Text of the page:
The kilt is a knee-length garment with pleats at the back, originating in the traditional dress of men and boys in Scotland. It is normally made of woolen cloth (although there are also linen and cotton kilts).

Variants

In modern times kilt designs have been influenced by style trends amongst ethnic Scots from Glasgow to Sydney. The meaning of the word “kilt” varies depending on where it is being used. In North America and Australia it generally means a type of skirt that hangs below the waist; in Scotland, Ireland, Canada or New Zealand it refers to a full-length garment similar to trousers which can be worn either as an item of clothing or for ceremonial occasions such as weddings.

History

The kilt is a knee-length garment with pleats at the back, originating in the traditional dress of men and boys in Scotland. It is normally made of woolen cloth (although there are also linen and cotton kilts). The word “kilt” has various different meanings: it can refer to a type of skirt that hangs below the waist, such as a breechclout; or it can refer to a full-length garment similar to trousers which can be worn either as an item of clothing or for ceremonial occasions.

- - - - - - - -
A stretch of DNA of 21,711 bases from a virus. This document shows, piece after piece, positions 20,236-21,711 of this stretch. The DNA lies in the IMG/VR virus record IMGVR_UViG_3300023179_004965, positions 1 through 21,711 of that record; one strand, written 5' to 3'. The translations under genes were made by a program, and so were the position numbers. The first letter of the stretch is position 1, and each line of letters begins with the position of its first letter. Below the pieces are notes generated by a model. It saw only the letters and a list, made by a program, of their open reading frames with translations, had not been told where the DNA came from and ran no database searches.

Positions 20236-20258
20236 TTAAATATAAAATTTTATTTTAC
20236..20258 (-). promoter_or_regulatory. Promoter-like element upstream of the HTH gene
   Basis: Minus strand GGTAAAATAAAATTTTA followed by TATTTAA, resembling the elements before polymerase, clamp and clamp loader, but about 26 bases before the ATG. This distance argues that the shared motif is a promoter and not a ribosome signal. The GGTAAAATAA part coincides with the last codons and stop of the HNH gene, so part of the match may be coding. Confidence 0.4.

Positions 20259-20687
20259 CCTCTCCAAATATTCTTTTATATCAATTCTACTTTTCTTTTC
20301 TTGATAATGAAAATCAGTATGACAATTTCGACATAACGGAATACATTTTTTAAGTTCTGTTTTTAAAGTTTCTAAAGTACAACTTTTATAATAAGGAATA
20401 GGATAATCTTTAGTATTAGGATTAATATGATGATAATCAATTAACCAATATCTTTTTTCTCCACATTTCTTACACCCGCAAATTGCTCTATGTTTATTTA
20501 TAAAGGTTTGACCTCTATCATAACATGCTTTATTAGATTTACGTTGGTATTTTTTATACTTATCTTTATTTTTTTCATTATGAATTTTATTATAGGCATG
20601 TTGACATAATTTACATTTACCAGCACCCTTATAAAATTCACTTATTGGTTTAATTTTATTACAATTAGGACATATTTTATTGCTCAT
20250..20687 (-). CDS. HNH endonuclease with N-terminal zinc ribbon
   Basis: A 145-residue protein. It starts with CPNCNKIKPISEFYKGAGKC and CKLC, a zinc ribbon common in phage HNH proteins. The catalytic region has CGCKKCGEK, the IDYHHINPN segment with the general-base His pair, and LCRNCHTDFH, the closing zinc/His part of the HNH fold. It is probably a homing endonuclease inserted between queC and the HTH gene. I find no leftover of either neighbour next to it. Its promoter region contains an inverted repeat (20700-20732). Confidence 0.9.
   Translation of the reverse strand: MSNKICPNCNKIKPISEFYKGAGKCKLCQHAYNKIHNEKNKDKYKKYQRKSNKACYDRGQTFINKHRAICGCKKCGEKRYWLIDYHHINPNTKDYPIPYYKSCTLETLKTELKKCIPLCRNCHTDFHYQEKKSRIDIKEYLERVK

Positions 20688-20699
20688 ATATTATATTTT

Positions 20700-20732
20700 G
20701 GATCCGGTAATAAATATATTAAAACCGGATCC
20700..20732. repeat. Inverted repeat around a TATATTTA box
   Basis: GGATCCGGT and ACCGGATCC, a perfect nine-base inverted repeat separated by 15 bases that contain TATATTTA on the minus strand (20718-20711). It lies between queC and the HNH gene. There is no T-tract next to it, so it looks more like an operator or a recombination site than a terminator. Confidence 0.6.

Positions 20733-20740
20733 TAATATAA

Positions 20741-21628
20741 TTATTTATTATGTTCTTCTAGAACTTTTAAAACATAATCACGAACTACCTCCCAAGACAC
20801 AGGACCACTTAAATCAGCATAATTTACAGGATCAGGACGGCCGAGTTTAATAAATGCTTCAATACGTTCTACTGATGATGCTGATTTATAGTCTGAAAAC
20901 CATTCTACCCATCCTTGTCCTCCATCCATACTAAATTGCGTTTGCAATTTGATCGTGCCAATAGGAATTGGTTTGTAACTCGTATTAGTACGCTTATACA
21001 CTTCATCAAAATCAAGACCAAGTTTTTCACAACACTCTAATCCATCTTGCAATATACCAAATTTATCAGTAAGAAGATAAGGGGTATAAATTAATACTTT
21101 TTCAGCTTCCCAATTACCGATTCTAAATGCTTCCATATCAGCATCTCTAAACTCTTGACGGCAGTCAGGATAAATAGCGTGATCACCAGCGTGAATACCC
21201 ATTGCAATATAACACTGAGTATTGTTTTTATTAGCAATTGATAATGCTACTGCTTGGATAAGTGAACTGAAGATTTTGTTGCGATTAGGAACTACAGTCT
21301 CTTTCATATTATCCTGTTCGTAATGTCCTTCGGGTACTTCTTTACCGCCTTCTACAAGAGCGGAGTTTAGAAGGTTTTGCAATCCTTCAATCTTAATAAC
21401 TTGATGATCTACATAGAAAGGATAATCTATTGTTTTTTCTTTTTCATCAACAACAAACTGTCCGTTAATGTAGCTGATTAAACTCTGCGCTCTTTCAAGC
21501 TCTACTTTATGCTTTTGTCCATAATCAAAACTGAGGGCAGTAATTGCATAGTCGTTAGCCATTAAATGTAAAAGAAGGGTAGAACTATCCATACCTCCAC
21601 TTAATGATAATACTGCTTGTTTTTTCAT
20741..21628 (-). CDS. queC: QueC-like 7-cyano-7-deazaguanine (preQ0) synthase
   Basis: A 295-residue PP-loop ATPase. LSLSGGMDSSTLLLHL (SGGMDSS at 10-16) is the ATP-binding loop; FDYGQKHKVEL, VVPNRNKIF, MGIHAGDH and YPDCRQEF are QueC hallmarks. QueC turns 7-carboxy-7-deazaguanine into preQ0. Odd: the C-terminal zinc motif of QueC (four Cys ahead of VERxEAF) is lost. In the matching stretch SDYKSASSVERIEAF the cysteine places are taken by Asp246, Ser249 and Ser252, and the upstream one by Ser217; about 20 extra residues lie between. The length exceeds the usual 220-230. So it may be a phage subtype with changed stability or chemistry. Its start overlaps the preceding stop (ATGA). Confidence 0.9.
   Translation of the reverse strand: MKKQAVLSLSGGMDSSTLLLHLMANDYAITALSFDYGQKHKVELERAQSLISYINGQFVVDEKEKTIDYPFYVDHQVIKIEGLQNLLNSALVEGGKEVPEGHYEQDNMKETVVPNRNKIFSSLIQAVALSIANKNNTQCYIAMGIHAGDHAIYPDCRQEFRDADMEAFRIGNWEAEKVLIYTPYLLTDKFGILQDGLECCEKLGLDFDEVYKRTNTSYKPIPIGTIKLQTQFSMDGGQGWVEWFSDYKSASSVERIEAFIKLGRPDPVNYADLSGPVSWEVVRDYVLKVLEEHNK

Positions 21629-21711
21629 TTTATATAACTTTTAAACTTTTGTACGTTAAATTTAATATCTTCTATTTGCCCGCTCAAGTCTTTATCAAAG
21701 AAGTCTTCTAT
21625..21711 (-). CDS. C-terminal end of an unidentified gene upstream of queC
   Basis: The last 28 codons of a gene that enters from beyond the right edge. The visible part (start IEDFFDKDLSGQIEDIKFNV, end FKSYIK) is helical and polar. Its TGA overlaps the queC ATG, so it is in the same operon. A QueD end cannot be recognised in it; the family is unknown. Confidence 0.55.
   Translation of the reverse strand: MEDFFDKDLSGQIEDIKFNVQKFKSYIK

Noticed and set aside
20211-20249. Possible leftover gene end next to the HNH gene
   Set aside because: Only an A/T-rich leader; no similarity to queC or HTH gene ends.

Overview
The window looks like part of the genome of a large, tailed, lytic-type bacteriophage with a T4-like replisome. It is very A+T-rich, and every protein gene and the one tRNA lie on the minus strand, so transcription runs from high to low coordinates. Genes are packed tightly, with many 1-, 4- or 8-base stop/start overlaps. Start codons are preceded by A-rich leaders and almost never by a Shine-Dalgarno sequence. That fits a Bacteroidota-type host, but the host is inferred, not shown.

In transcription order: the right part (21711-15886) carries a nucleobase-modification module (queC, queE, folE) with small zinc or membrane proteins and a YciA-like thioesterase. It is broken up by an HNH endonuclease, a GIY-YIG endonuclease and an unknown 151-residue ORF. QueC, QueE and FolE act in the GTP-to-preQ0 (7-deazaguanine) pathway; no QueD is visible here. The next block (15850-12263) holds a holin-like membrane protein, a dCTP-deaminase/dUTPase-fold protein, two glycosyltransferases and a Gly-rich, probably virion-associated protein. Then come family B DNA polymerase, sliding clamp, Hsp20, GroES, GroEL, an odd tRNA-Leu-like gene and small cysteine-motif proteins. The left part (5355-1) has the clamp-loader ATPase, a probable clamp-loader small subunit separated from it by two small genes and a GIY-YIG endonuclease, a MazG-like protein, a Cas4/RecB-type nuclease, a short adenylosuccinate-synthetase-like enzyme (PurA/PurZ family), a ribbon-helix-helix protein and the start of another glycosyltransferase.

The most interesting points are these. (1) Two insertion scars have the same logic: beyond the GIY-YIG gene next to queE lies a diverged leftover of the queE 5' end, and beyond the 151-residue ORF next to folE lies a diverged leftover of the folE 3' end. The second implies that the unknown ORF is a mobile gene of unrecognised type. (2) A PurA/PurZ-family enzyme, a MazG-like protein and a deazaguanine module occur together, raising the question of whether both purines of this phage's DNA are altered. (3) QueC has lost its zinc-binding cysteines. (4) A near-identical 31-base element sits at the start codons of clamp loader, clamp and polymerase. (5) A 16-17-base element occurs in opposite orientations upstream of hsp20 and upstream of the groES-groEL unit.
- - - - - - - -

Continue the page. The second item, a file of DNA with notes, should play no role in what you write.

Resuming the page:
Red black white kilt

A kilt displays no leg-skimming pleats like those found in other types of Eastern and Western skirts such as a Maxi skirt, rather the pleats hang vertically from waist level. The typical kilt is knee-length but can be any length down to calf or ankle length (a “lobster tail”).

The word comes from Old English cīcan meaning “to cover”. It was originally Scots who introduced this garment during the 18th century.

The kilt first became popular in the 18th century when Scottish clans adopted it as part of their traditional dress to wear instead of kilts made from animal hide and called “trews.” The tartan pattern for which they are most well known was developed during this period, although it may have been introduced as early as the 16th century.

The origins of the modern kilt

Thomas Rawlinson was one of the earliest people to wear a kilt in England, and he had it custom-made by an Edinburgh tailor who would later become known as “Kilts” Adam.

In 1822, Charles Edward Stuart (Bonnie Prince Charlie) returned from exile with his French wife Princess Louise Marie Thérèse de Montbrison and introduced the kilt to London society when he attended a soiree at Carlton House organized by the Prince Regent.

The first written mention of kilts in America is found in 1824, describing them as “a dress consisting of shirt, pants or skirt.” It wasn’t until 1994 that they were officially recognized as Scottish wear.

Who Invented The Kilt?

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